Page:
If you’re transgender, or know someone who is, you may be aware that finding online doctor services catering to transgender patients can be difficult. Registration forms will ask you to choose ‘male’ or ‘female’, and this selection impacts which treatments you’ll have access to.
How do patients who identify as a different gender to the one on their birth certificate safely and reliably access treatment to suit any condition – erectile dysfunction, cystitis, contraception and more?
With online healthcare now popular and commonplace, why is the transgender patient’s route to treatment still predominantly ‘offline’?
Who decides what can be prescribed?
Online and in person, doctors make decisions about who to treat with which medicines based on clinical guidelines. It takes research, clinical trials, drug studies and testing to devise, refine and publish these guidelines – and sometimes a while to implement them. From antibiotics to asthma inhalers, any medicine you take will have gone through this process.
These guidelines consider dozens of factors: what gender are you, how old are you, do you have a history of heart disease in your family, how long have you had your symptoms, do you regularly take any medicines?
These are the questions your GP will ask if you see them in person. They’re also the questions that we ask in our online questionnaires, gathering information to decide whether you’re suitable for a certain treatment.
Once you have answered all these questions, a ‘best treatment pathway’ will be recommended. Think of it like a flow diagram or decision tree – there are lots of different answers to some questions, while others are simpler to define. Your response to one question might mean you need to answer some additional ones, or that you can skip over others.
Are online doctors different in who they can treat?
Online doctors are no different in who they treat but being online the consultation works differently.
Most online consultation systems based on questionnaires use decision trees, but they’re digital and coded into a system, like ours. These are still based on clinical guidelines, but a large part of the decision-making process is done digitally.
Your questionnaire answers will combine to trigger an ‘outcome’ – a decision. Our doctors review these, and if a clear pathway has been identified, you’ll receive a treatment recommendation that matches the outcome.
Why can’t transgender patients access all online treatments?
Sometimes an answer might automatically exclude you from a treatment. If you’re taking angina medicine, you won’t be prescribed erectile dysfunction treatments like Sildenafil. If you’re requesting a medicine that’s ‘only licensed for male patients’, and you’re registered as female, unfortunately your request will be denied.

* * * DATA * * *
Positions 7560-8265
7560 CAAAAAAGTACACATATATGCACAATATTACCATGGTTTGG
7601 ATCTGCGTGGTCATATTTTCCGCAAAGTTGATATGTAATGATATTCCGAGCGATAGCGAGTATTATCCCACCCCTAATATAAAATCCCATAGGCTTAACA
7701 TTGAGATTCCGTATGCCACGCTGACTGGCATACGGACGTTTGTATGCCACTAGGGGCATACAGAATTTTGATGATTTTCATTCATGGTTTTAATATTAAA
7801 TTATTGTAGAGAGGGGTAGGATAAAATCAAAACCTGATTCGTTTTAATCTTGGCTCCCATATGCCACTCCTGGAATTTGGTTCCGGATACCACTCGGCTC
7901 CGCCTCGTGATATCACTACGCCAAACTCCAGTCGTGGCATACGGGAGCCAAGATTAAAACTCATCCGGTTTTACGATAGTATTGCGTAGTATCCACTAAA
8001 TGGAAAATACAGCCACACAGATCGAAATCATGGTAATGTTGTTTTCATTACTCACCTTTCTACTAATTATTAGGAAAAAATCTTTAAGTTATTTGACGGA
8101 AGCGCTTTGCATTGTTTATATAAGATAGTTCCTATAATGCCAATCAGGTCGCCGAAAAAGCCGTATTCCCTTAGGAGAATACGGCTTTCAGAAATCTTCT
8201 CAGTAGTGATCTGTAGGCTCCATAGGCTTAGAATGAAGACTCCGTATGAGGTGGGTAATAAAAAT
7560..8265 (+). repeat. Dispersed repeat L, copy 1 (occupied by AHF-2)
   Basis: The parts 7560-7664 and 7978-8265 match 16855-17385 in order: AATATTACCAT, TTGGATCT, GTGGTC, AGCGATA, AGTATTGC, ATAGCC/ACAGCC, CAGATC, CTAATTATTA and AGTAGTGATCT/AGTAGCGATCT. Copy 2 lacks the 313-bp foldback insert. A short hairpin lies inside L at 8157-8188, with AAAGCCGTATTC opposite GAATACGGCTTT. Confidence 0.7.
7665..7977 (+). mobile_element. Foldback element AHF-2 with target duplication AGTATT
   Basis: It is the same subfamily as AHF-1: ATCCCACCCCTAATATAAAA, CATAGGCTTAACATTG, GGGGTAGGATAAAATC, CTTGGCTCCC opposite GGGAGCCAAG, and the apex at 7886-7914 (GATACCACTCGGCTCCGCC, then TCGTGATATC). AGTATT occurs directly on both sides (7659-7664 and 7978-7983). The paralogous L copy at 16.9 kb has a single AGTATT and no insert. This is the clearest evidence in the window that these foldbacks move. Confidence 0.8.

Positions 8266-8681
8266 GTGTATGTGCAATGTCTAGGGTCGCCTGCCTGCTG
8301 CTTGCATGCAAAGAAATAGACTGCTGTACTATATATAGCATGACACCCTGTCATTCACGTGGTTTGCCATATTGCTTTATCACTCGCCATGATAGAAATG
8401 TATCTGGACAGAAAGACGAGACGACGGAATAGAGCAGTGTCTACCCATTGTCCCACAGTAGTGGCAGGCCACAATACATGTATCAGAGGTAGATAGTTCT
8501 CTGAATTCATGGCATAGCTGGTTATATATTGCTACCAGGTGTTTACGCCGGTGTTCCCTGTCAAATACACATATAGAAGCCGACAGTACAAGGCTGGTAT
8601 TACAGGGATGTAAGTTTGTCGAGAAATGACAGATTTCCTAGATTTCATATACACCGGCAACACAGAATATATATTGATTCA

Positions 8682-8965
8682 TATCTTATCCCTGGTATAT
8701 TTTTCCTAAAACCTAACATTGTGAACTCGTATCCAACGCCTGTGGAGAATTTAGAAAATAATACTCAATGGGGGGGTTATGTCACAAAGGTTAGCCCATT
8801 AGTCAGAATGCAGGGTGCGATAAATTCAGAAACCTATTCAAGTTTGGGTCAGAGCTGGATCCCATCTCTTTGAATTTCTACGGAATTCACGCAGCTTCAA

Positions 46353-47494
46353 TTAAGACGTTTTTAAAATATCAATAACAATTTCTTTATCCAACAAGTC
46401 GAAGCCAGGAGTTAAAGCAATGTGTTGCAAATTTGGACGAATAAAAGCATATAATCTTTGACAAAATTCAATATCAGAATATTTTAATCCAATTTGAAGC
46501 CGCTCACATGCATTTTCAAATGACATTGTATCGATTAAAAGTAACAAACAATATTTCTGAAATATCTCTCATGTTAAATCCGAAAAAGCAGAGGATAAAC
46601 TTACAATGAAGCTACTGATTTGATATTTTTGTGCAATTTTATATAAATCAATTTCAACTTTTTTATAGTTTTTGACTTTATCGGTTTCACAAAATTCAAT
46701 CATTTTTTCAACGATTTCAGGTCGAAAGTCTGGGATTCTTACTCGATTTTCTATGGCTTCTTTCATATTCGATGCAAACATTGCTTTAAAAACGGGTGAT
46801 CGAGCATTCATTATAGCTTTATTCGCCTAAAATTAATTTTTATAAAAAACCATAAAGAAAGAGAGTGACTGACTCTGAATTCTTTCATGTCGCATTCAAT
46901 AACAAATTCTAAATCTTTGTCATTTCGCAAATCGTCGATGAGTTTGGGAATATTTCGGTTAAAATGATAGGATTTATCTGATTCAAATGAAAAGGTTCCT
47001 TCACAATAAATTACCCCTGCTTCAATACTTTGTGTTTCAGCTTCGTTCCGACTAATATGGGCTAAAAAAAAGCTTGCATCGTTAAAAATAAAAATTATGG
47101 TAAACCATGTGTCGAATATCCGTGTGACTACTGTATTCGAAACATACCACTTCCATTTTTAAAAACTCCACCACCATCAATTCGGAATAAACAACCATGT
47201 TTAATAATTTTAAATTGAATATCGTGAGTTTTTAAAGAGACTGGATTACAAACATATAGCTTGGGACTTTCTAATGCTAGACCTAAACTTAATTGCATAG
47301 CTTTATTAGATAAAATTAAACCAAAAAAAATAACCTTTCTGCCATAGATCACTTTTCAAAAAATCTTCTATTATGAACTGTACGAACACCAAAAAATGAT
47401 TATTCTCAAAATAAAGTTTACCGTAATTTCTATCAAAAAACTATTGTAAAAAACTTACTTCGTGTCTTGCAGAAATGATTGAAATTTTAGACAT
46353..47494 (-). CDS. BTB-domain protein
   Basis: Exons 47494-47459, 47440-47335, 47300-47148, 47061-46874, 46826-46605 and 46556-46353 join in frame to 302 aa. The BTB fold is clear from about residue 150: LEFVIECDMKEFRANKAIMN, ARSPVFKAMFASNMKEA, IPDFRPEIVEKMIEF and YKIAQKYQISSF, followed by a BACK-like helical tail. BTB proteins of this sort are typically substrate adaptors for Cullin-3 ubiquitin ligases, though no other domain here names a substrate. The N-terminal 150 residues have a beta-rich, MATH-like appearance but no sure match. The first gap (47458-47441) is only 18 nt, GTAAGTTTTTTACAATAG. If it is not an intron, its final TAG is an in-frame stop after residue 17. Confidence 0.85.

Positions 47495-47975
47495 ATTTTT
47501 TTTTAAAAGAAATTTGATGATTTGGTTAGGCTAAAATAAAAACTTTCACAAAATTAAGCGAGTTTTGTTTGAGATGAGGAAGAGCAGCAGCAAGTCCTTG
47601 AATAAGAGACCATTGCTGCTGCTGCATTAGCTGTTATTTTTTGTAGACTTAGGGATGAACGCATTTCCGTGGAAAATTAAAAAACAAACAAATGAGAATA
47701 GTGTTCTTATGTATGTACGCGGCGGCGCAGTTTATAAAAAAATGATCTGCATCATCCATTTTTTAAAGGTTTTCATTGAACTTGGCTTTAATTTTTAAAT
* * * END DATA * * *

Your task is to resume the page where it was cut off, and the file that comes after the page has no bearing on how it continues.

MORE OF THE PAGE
Let’s take an example. Finasteride is a hair loss treatment that has only been tested and licensed for use by people assigned male at birth.
Case study: Pat and hair loss treatment
Meet Pat. Pat is a trans woman – she was assigned male at birth but identifies as female. Pat is in her late 30s and is experiencing thinning hair and a receding hairline. She uses an online provider to request Finasteride, an effective treatment for this pattern of hair loss. The system sees Finasteride as a medicine for ‘male’ patients, so Pat, registered as female, is unable to use the service.
While Pat has male sexual organs, she identifies as trans woman. She would be directed to see a GP face-to-face or visit a specialist clinic. Pat isn’t a real patient, but this scenario is real and really happens.
Digital medicine should enable access to healthcare in a convenient and discreet way, however you identify which is why we’re updating our service to be more inclusive.
What is Online Doctor doing to help transgender patients?
We care about the wellbeing of everyone looking to use our service, whether you’re cis, transgender, non-binary or gender fluid. We understand from patient feedback and speaking with representatives from the trans community that being denied access to treatment, told you’re the ‘wrong gender’ or having to answer invasive follow-up questions can cause frustration, anger and deep upset.
It’s important for healthcare providers to understand that rates of transgender suicide attempts are high. This is a patient community that needs to be supported, not alienated, so we’re taking steps.
Our software developers are collaborating with our clinical team to update the systems and logic that power our service to make it accessible to everyone.
Our clinical team is working with the wider medical community looking at how to make digital medicine accessible to a diverse population. They’re trying to speed up the process of creating new guidelines that include transgender patients.
Our Patient Advisory team members are experienced and have all been trained in having sensitive, confidential discussions with patients. They can’t assist with medical queries, but they sit alongside our team of doctors in London and can help to explain why a request has been denied and what you can do next.
If you want to change the gender on your Patient Record, you can give us a call. Contact us by phone, message or post here.
Find more advice about accessing treatment and support
In this article we don’t discuss hormone therapy, gender reassignment or the transition process. If that’s something you’re looking for, you could consider one of the specialist clinics and practices offering transgender patients support.
If you’re on your journey, or know someone who is, the following organisations offer support and advice:
The London Gender Clinic, the UK’s largest private service.
NHS information on gender dysphoria, covering terminology, symptoms and treatment.
Stonewall is an organisation committed to empowering LGBT people and creating organisational change for the better.